So on to the Heath and northwards towards Vale of Health pond, the source. Fed by springs it was originally an area of bogland and made into a lake in the 18th Century to provide London's water supply. The Vale of Health estate is behind.
The guide book suggested that the paths in the Heath might be muddy and fairly steep and after heavy rain the day before they indeed were. So it was not possible to see much of the Fleet rivulets running between the lakes. Here is one by Bird Bridge at the top of Viaduct Pond. This is named after the large viaduct erected by Sir Thomas Maryon Wilson in 1829, part of his proposal to build a huge estate there which never happened so now is little more than a folly but no doubt would have been very suitable for a railway heading that way.
More muddy steep tracks through the woodland brought me eventually to the first of three larger ponds. This is the Mixed Bathing Pond which although closed during the winter months is very popular in the summer and an established part of the Hampstead Heath culture.
There are dams between the three ponds with pedestrian walkways over them. The third and largest of the ponds is No 1 Pond (there was originally a No 0 Pond roughly where Hampstead Heath overground station now is) and is the last. The Fleet is seen disappearing under the reed overgrown culvert at the far end never to be seen again until it emerges at the Thames. And when the work on the Thames Tideway is completed it won't even be visible there as it will be linked out of sight directly into the new sewer.
Out of the Heath and past Hampstead Heath station again into busy Hampstead. Fleet Road, not to be confused with Fleet Street so named for the same reason, is far from fleet this morning. I passed the culprit, a broken down bus with the frustrated driver throwing away his cold coffee and a long line of equally frustrated bus and car drivers and their passengers behind. It looked as if this would take a while to sort out. The route continues through London suburbia all the time weaving to and fro along the route of the unseen river below. First a small park area, Lismore Circus, then St Martin's church in Gospel Oak.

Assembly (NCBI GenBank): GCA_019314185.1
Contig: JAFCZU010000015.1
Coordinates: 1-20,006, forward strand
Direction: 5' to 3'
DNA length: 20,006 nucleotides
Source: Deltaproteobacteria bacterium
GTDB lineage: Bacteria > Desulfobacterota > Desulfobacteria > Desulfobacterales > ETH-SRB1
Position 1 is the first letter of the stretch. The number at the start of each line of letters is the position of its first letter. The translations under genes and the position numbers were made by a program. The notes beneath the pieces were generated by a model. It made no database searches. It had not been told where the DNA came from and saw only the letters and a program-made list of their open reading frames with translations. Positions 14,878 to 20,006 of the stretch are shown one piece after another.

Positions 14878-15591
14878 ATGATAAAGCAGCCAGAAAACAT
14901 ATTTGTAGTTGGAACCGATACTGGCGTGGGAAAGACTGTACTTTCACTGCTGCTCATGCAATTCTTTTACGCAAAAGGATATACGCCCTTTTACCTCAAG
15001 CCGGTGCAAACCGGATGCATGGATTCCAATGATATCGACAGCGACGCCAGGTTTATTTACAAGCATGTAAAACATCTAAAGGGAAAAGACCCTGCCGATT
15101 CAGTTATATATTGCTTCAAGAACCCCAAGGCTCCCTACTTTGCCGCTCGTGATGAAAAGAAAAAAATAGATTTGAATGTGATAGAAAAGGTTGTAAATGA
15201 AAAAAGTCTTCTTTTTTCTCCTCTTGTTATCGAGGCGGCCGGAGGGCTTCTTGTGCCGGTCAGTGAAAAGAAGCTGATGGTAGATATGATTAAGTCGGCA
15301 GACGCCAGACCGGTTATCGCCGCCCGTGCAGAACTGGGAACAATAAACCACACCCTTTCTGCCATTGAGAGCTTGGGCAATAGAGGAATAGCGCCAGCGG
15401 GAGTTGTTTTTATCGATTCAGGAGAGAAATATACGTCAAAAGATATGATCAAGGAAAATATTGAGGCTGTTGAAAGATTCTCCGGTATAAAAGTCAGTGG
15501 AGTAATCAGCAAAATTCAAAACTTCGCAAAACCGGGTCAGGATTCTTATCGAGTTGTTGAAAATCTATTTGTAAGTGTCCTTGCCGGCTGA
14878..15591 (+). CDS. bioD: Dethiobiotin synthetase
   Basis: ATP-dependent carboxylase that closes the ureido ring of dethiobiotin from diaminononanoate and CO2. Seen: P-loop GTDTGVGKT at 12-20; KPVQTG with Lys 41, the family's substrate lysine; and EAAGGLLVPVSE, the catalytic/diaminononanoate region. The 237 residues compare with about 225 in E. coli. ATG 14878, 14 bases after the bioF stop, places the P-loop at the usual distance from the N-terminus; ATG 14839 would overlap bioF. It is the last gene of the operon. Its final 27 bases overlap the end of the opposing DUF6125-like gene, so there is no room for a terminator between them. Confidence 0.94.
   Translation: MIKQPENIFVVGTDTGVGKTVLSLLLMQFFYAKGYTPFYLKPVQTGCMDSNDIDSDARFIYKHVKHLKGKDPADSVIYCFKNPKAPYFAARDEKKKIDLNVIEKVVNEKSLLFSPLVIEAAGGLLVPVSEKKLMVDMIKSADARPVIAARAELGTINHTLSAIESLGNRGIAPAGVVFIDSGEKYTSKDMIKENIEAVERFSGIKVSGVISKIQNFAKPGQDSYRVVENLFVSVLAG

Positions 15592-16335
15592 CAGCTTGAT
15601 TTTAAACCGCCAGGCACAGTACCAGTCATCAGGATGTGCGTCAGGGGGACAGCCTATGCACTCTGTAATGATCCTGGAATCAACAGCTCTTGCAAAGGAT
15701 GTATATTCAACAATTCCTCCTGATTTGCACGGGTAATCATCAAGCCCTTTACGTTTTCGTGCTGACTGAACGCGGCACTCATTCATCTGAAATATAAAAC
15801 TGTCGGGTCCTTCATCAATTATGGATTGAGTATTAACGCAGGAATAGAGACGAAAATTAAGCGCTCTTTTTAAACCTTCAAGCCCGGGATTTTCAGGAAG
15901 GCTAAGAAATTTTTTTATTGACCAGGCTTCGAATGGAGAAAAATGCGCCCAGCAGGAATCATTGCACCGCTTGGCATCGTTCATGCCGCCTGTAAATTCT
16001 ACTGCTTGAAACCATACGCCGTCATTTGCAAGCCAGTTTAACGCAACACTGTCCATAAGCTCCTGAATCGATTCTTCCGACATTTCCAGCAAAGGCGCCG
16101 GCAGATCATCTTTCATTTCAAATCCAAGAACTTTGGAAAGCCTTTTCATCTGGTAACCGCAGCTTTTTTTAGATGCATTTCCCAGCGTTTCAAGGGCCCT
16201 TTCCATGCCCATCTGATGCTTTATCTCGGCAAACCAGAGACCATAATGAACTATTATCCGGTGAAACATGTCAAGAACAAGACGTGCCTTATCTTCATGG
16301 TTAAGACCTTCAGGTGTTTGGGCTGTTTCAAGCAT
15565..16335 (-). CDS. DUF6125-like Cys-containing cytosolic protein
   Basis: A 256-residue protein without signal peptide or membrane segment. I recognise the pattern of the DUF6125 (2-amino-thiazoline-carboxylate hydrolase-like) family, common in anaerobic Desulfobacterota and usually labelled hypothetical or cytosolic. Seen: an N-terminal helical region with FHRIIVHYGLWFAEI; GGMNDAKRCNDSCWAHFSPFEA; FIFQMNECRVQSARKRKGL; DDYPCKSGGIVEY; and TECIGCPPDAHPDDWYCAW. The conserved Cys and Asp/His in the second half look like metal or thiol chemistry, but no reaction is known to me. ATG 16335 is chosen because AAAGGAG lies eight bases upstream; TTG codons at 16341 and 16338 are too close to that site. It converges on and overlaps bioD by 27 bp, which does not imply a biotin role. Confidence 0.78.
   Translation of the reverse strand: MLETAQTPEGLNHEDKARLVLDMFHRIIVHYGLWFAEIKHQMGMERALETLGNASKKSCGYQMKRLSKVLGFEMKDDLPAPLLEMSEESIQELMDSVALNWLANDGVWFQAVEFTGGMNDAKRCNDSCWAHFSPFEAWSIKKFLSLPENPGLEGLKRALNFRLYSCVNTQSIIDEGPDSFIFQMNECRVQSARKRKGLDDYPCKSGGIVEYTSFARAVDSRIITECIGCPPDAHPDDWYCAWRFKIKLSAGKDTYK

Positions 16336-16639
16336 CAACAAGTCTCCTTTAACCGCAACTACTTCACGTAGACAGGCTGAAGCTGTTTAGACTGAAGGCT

Talacre Gardens, with the Fleet running through it, is a fairly recent development, replacing former terraced houses. Then a small sports ground off Clarence Way where there was a big tree planting ceremony taking place with photos being taken so I took one as well.
Quinn's pub marks the point where the western and eastern branches of the Fleet meet. It looks pretty desolate outside but is apparently still open. Shortly afterwards the Regents Canal is reached. The combined Fleet flows underneath the canal in a conduit added when the canal was built.
I had not decided where to lunch but as it was that time took the opportunity to divert to Camden Lock and ate at the Wetherspoons there which I have eaten in before. The market was certainly busy, a lot was happening there and a great sense of atmosphere. Suitably fed I walked the route along the canal to the Royal College Street bridge.
The river flows along Royal College Street and just off it is a grate where I could hear, but not see, the Fleet flowing beneath. Royal College Street leads into Pancras Road, still with the Fleet alongside, and then underneath St Pancras station. St Pancras Old Church just before the station dates from the 7th century or even earlier although the present building is much newer. At Kings Cross I had reached where I had started last time so ended the day there. The weather was starting to turn but it had been another enjoyable day.